How do ordinary people become revolutionaries?
In 2000, too-cool-to-care Belgrade rock kid Srdja Popovic found himself at the centre of a movement which was about to change the world.
Popovic was one of the unexpected leaders of the student movement Otpor! that overthrew dictator Slobodan Milosevic and established democracy in Serbia — all by avoiding violence and opting for something far more powerful: a sense of humour. In this inspiring and entertaining guide for would-be activists, he tells his story and those of other ‘ordinary revolutionaries’ who have created real social change using non-violent techniques.
Now the director of an organisation that helps to train pro-democracy activists, Popovic has worked with some of the most significant movements of our times, including the architects of the Arab Spring. Through examples such as a protest of Lego men in Siberia (when flesh-and-blood people would have been shot), and a boycott of cottage cheese in Israel to challenge price inflation, Popovic tells stories of the true and sometimes ingeniously clever ways in which non-violent resistance has achieved its means.
From Occupy Wall Street to Tahrir Square, and from Nelson Mandela to Harvey Milk, the tales Popovic tells are hilarious, accessible, inspiring, at times outrageous, and always about ordinary people achieving extraordinary things.
‘When I was growing up, we dreamed that young people could bring down those who misused their power and create a more just and democratic society. But for Srdja Popovic, living in Belgrade in 1998, this same dream was potentially a much more dangerous idea. But with an extraordinarily courageous group of students that formed Otpor, Srdja used imagination, invention, cunning and lots of humour to create a movement that not only succeeded in toppling the brutal dictator Slobodan Milosevic, but has become a blueprint for non-violent revolution around the world. Through his experiences, his organisation Canvas, and now, with this wonderful book, he is inspiring ordinary people facing injustice and oppression to use this toolkit to challenge their oppressors and create something much better. Srdja rules!’
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‘Blueprint for Revolution is not only a spirited guide to changing the world, but a breakthrough in the annals of advice for those who seek justice and democracy: It asks (and not heavy-handedly): as long as you want to change the world, why not do it joyfully? It’s not only funny, but seriously funny. No joke.’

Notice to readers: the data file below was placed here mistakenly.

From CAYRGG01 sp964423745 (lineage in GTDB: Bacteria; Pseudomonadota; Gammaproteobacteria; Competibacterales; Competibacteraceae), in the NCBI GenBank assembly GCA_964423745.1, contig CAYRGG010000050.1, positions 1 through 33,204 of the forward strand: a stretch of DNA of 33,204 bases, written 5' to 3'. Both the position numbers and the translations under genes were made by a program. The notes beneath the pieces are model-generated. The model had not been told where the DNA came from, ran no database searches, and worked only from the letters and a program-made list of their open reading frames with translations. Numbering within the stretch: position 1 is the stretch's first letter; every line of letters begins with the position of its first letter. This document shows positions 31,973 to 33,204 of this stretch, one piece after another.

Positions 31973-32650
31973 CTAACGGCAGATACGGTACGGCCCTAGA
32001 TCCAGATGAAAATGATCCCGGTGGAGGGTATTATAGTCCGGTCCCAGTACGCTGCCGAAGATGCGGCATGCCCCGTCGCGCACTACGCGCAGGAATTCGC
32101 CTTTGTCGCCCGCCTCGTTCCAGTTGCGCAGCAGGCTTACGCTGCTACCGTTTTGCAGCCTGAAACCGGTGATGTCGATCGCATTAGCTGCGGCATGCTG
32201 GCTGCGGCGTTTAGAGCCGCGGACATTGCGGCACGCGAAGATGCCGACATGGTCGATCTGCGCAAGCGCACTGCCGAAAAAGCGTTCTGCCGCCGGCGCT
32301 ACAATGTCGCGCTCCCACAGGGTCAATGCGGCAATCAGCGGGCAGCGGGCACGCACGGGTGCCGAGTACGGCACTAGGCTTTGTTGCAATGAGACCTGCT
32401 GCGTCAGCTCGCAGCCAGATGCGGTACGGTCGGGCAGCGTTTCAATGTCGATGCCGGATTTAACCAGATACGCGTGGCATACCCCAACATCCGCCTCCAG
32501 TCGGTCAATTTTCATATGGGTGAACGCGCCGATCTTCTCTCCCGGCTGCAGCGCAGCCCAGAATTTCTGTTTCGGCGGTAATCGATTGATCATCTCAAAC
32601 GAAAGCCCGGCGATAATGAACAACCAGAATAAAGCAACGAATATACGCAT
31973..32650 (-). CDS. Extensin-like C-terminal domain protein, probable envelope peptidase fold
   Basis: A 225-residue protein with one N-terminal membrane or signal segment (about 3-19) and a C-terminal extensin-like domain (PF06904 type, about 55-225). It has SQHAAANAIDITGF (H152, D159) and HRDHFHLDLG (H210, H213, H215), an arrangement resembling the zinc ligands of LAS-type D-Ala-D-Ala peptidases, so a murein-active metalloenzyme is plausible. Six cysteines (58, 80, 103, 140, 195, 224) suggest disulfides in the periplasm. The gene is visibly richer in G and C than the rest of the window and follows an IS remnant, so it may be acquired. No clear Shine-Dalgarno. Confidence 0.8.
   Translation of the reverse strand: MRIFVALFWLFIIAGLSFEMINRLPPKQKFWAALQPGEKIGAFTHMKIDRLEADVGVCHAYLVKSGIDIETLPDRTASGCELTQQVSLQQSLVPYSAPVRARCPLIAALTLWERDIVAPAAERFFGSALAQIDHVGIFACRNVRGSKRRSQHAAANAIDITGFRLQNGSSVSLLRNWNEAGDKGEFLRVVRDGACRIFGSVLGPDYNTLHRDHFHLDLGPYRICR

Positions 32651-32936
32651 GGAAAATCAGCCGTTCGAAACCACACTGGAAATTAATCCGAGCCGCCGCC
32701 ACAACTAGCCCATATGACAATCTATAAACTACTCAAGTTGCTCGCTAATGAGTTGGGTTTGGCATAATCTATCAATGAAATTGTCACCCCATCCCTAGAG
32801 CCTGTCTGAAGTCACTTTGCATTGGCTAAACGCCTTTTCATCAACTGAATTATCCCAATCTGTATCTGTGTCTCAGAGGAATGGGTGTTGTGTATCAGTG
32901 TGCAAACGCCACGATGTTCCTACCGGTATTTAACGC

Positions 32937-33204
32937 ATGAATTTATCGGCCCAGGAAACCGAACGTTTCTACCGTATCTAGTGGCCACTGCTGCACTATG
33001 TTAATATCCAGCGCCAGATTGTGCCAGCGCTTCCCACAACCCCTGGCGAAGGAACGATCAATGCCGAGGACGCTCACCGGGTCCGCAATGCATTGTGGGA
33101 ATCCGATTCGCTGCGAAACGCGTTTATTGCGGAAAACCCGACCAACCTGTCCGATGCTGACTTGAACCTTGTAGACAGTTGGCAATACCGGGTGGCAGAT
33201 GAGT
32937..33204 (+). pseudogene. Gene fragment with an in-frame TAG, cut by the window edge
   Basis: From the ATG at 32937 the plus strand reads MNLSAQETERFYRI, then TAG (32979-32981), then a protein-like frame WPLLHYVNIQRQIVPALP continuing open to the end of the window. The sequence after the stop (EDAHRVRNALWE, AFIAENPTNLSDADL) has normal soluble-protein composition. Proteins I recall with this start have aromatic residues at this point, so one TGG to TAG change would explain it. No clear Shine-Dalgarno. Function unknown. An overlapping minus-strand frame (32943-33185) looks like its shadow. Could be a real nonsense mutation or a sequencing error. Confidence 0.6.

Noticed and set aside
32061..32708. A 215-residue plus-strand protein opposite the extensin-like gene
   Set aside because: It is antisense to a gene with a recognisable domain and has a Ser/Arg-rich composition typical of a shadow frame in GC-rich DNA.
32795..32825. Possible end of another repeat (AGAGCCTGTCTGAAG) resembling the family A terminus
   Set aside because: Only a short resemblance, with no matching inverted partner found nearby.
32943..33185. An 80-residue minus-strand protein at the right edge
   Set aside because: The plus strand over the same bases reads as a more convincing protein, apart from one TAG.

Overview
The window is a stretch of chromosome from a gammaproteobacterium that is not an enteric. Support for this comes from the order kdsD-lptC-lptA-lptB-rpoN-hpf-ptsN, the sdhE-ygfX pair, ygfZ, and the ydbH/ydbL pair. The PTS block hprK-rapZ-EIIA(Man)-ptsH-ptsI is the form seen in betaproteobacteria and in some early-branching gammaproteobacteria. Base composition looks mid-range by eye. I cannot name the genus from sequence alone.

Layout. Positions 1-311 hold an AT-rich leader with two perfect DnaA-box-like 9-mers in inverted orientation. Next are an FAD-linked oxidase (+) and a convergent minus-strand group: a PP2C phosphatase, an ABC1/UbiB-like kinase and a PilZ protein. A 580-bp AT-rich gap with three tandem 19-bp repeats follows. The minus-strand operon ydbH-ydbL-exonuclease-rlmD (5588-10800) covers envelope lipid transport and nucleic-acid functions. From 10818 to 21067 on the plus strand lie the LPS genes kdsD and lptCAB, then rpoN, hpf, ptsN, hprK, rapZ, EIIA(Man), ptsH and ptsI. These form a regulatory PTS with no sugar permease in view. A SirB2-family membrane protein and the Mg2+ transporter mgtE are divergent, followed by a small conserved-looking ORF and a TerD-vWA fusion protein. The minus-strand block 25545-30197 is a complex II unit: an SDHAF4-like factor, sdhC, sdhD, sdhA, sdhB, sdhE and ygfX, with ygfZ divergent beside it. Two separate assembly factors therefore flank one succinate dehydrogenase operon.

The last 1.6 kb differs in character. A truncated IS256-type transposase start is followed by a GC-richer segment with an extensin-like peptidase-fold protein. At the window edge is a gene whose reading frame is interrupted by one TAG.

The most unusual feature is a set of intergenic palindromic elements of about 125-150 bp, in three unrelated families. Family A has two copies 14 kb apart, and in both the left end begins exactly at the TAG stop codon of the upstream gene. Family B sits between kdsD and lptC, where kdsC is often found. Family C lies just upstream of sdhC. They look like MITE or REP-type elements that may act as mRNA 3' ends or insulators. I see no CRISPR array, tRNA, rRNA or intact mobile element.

Todd Gitlin, author of The Sixties and Occupy Nation
‘Highly readable … combining an entertaining primer on the theory and practice of peaceful protest with a very personal account of [Popovic’s] own involvement with it.’
Jon Henley, Guardian
‘The title is no exaggeration … Popovic cheerfully blows up just about every idea most people hold about nonviolent struggle.’
Tina Rosenberg, The New York Times
‘An ideological starter kit for understanding how nonviolent movements can be effective against highly militarized regimes … [Popovic] offers a clear, well-constructed, and easily applicable set of principles for any David facing any Goliath (sans slingshot, of course).’
The Boston Globe
‘A worthwhile, funny, heartfelt and thought-provoking book … [Srdja Popovic’s] energised prose is sometimes convincing, always likeable and has the gusto of a young Iggy Pop.’
Jane Graham, Big Issue
'[D]oes much to demystify the daunting business of bringing about social change.' PICK OF THE WEEK
Fiona Capp, Sydney Morning Herald
‘An inspiring guide for protest movements around the world … There is undoubtably an innate wisdom, a voice of hope and another of principles and practicalities in Popovic’s mission to show communities how to defeat the most wicked of despots.’
Gerald Isaaman, Camden New Journal
‘[S]hows how real people can use ingenious and sometimes bafflingly odd methods to bring down brutal rulers.’
James Belfield, Sunday Star Times
‘[F]ascinating and entertaining … Anyone with an appetite for change should find real value here.’
Jim Robinson, North and South
‘Required reading for all activists. You know who's going to change the world? You are.’